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Benjamin Drury - September 24, 2019

Authenticity only comes with work and time!

Earlier this month Cadbury launched a chocolate bar that will end world racism!  Yes, you read that right! It will end racism!  Only it won’t!  It’s a stupid idea and just another example of a brand jumping on a band wagon to sell us something we really didn’t know we needed, because, well, we didn’t need it.

The social sphere saw right through it though with tweets like:

Consumers are not stupid, but this idea is, for a couple off reasons (and I can’t believe no one at Cadbury or the agency that produced this realised it would go horribly wrong – hubris and arrogance perhaps, but that’s a whole other post):

  1. Firstly, It belittles racism as a token issue with a token solution, rather than an endemic struggle that has been raging for years and sees no sign of being solved soon. (I’m not an expect on the history and the impacts of racism, being a white, middle class westerner, so I will leave these discussions to more informed and intelligent people than me!).
  2. The second reason, this was a bad idea is that the massive lack of authenticity in the product is blindingly obvious.  Cadbury’s cares nothing about communities or racism, it cares about profit. If it did care, it would probably pay it’s fair share of taxes.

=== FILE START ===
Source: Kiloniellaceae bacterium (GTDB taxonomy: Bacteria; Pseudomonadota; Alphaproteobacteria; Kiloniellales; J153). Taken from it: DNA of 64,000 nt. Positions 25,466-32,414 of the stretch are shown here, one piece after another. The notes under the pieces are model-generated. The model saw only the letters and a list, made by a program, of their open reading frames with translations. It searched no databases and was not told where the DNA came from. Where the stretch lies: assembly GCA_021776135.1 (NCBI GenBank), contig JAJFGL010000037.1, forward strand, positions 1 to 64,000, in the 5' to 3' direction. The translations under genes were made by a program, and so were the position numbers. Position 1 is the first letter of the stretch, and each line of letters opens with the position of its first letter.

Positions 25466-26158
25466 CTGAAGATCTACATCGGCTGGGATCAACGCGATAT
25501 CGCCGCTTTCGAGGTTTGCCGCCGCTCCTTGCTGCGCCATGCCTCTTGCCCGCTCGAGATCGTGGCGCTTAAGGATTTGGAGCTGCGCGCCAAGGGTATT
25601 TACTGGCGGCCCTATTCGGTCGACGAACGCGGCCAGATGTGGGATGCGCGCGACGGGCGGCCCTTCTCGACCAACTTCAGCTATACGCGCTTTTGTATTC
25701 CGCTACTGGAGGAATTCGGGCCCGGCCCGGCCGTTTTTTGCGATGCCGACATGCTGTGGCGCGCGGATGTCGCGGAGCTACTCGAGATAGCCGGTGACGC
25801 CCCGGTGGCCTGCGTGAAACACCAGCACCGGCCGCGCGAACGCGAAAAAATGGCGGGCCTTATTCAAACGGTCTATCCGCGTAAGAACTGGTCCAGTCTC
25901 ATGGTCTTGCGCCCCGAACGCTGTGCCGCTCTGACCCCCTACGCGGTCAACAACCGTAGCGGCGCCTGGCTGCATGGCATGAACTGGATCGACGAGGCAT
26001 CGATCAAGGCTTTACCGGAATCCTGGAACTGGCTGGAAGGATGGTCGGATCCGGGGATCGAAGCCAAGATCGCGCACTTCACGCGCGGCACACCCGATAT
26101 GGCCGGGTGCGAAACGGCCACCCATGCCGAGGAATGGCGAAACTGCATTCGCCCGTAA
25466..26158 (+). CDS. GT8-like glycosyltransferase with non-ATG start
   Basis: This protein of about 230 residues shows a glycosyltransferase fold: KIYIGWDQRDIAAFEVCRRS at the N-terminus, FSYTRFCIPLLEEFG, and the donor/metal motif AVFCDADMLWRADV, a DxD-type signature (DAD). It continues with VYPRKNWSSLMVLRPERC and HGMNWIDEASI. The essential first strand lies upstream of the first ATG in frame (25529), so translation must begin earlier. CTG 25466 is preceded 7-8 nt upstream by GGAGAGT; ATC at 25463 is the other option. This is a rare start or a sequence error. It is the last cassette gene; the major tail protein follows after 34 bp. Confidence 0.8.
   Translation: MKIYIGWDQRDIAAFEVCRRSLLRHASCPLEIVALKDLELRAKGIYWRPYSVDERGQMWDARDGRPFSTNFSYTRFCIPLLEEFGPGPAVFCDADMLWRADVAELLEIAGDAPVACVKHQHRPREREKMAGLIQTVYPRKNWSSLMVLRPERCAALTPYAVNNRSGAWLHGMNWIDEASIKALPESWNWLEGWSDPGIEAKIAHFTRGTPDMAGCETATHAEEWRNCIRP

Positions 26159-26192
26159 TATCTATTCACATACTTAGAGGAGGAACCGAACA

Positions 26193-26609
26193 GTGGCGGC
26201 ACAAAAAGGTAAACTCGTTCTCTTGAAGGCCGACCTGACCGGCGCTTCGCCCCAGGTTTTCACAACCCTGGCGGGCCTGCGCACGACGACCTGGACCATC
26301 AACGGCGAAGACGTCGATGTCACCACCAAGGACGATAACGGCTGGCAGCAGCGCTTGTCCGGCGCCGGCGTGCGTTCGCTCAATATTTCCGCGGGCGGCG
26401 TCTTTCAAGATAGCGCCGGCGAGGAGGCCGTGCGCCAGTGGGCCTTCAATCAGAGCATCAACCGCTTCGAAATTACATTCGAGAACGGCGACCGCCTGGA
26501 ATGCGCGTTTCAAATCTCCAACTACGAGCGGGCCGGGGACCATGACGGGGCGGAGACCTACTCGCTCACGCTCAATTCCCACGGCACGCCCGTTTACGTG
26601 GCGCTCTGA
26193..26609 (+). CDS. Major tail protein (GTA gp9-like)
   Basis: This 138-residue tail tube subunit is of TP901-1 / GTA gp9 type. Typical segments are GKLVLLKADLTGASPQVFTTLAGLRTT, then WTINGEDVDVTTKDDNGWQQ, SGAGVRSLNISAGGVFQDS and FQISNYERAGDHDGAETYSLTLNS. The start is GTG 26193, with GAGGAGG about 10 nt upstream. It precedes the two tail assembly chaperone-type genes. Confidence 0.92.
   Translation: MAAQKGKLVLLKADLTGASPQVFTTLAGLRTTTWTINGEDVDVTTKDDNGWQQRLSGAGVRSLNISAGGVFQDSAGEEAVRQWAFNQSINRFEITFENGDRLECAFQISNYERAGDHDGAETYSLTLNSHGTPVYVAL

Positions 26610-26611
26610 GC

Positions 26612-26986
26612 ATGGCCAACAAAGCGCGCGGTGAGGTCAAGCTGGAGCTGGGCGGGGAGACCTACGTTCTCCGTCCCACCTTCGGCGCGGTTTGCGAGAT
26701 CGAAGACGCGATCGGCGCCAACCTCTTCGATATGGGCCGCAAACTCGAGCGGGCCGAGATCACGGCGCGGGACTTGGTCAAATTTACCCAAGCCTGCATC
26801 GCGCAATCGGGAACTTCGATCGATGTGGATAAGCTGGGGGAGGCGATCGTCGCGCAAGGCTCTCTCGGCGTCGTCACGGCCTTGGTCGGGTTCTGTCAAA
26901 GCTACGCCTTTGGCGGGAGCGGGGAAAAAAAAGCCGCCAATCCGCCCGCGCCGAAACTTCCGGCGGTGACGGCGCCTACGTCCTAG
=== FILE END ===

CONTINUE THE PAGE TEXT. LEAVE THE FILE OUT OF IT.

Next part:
Cadbury did once care about these things. When the company started and as it grew, George and Richard Cadbury created a thriving community and generously rewarded their workers.

But not these days. Not since it was bought out by Mondelez International.

It’s this authenticity, or lack of it, that I want to address today. 

You see, if Patagonia, the clothing company, used it’s love of the environment and sustainability to launch products, we would accept that, because they have clear brand values that they have consistently lived out through the way they behave, so it would be authentic and believable. 

Cadbury’s commitment to unity, not so much. 

What about your organisation? How do you create and maintain that authenticity in your communication without just ‘woke-washing’ and jumping on the latest issue bang wagon to sell crap to people that they don’t need? Because if it’s the later you will be called out. Social media will take you to the mat!

Well, being authentic is actually quite simple, but unfortunately not easy to implement. It’s easy to understand, but very difficult to get right, which is why we see responses like this one to badly thought through campaigns on a weekly basis.

Being authentic takes two things. Firstly, you need to be clear about your purpose and then create systems to ensure the relevant behaviours and values are consistently lived out. Simple!

  1. Spend time deliberately defining your purpose and the values, so everyone is clear on what you’re trying to build. Don’t just give this lip service and pump out the first thing you think of. Know it inside out. Repeat it often and in lots of places.  It should be the heart beat of the organisation.
  2. Examine and if necessary rewrite the processes and procedures that run your organisation. Make sure everything you do reinforces and reflects the purpose you’ve defined.

Get this right and it will be easier to truly live out your authentic self, like Patagonia. It will be really obvious when you deviate from this authentic self, like Cadbury. If you don’t spot it the rest of the world will and let you know loud and publicly!

Do you know your organisations purpose? Does your organisation truly live up to this purpose?

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